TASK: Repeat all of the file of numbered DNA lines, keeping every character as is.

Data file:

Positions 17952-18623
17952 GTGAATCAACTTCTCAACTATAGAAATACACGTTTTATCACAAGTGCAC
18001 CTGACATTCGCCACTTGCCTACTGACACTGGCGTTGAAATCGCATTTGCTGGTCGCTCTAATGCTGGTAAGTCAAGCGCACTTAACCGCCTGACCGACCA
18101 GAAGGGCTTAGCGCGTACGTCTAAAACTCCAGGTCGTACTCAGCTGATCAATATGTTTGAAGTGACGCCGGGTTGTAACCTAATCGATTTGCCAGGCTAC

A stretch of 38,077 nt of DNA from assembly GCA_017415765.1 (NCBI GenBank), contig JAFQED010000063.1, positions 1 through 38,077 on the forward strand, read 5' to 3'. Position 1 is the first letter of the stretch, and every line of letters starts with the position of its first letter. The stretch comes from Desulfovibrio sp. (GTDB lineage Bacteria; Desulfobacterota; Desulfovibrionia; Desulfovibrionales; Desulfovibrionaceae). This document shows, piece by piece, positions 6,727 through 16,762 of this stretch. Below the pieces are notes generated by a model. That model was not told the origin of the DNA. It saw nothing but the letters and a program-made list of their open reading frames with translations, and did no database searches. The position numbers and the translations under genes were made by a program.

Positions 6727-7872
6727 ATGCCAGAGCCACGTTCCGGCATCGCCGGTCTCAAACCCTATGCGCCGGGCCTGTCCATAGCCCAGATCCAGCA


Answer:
Positions 17952-18623
17952 GTGAATCAACTTCTCAACTATAGAAATACACGTTTTATCACAAGTGCAC
18001 CTGACATTCGCCACTTGCCTACTGACACTGGCGTTGAAATCGCATTTGCTGGTCGCTCTAATGCTGGTAAGTCAAGCGCACTTAACCGCCTGACCGACCA
18101 GAAGGGCTTAGCGCGTACGTCTAAAACTCCAGGTCGTACTCAGCTGATCAATATGTTTGAAGTGACGCCGGGTTGTAACCTAATCGATTTGCCAGGCTAC

A stretch of 38,077 nt of DNA from assembly GCA_017415765.1 (NCBI GenBank), contig JAFQED010000063.1, positions 1 through 38,077 on the forward strand, read 5' to 3'. Position 1 is the first letter of the stretch, and every line of letters starts with the position of its first letter. The stretch comes from Desulfovibrio sp. (GTDB lineage Bacteria; Desulfobacterota; Desulfovibrionia; Desulfovibrionales; Desulfovibrionaceae). This document shows, piece by piece, positions 6,727 through 16,762 of this stretch. Below the pieces are notes generated by a model. That model was not told the origin of the DNA. It saw nothing but the letters and a program-made list of their open reading frames with translations, and did no database searches. The position numbers and the translations under genes were made by a program.

Positions 6727-7872
6727 ATGCCAGAGCCACGTTCCGGCATCGCCGGTCTCAAACCCTATGCGCCGGGCCTGTCCATAGCCCAGATCCAGCA